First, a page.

There’s no teacher desk. There isn’t now. I got rid of it in August, which I consider one of the small successes of this school year. I sit (when I do sit) at the writing conference table or among the kids, which is astonishing– astonishing— in its simple power to help me communicate with and manage the class. More on that later, I think.

But mainly, I realize, that this dream is completely contingent upon one factor: years, and years, and years, in the classroom.

I want this.

Happy Holidays, everyone.

17 thoughts on “I Have A Dream (Dear Santa)

  1. I have a teacher desk. It’s shoved up against the wall, in line with all the other tables that have teaching stuff piled on them.

    I like having it there because there’s some stuff I want to keep out of sight, in drawers, but still fairly handy. I almost never sit at it, even though there’s a computer on it, because that’s the computer that drives my projector, and I use my laptop for anything I might need.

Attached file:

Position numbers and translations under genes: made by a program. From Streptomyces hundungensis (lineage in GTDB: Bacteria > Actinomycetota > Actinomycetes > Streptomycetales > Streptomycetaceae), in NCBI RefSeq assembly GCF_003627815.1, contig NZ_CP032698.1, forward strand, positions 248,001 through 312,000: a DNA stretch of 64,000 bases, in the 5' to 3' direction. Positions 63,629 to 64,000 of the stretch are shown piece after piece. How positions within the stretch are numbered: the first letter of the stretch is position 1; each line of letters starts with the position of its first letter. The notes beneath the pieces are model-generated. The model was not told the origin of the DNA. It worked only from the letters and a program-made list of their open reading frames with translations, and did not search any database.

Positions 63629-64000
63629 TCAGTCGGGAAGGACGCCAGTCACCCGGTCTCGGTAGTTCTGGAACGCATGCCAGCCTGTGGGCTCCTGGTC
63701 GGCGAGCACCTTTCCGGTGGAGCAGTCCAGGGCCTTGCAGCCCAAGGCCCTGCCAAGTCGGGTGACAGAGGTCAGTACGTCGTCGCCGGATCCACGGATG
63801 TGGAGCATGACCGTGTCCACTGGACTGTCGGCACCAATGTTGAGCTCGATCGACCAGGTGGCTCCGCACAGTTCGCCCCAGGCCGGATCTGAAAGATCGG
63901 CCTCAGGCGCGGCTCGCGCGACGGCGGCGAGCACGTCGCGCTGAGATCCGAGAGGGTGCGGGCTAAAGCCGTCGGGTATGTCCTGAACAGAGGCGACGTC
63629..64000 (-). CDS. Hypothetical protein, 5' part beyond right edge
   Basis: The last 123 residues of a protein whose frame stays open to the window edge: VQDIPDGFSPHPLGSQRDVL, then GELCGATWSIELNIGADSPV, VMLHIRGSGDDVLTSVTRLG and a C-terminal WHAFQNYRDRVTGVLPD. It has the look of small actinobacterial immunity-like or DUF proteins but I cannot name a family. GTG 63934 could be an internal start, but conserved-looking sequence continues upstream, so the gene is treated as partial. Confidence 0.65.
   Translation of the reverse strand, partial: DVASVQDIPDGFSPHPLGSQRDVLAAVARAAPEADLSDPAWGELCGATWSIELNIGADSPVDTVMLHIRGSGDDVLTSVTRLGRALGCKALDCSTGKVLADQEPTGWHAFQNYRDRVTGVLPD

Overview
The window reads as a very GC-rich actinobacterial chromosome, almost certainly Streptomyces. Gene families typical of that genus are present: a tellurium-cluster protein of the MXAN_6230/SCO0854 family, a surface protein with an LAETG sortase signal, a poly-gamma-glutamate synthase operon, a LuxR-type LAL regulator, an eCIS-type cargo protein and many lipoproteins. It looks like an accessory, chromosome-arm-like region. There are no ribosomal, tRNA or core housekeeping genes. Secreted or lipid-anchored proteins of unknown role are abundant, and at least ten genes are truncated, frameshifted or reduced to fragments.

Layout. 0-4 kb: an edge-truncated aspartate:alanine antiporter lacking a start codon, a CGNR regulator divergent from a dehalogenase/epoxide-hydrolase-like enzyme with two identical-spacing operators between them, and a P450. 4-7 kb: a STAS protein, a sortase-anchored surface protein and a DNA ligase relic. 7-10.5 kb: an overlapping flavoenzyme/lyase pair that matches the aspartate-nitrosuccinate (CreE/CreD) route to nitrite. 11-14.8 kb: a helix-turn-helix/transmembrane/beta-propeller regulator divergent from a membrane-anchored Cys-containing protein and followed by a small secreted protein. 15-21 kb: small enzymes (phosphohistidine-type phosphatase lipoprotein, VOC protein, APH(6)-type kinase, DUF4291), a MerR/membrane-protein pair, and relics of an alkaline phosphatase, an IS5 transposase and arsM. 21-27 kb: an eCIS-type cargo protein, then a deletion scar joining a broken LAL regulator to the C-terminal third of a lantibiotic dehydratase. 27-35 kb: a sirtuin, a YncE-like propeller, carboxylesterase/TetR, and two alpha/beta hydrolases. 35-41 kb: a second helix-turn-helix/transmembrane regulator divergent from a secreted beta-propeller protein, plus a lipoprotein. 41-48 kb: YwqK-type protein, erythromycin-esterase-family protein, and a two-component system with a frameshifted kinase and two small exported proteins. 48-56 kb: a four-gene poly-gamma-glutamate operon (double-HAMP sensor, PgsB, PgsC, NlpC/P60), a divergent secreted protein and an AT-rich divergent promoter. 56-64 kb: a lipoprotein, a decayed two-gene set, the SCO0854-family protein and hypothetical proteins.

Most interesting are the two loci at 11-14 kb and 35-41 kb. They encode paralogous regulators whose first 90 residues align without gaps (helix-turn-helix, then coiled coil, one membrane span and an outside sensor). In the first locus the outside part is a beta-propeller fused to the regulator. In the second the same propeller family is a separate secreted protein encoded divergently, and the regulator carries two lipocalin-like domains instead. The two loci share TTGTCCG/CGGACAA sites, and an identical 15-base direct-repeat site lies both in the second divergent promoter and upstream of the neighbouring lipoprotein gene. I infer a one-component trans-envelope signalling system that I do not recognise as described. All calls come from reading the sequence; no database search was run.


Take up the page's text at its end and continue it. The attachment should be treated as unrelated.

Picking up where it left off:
I also spend most of my time at the kids tables, and I really like it that way. The only time it’s a problem is when I’m having a sub, and I don’t know where to leave the lesson plans.

    My ideal room? Lots of couches and pillows, non fluorescent lighting, but I’d replace your bookshelves with floor to ceiling whiteboards, so kids could be at every wall working on whatever problem they were currently at…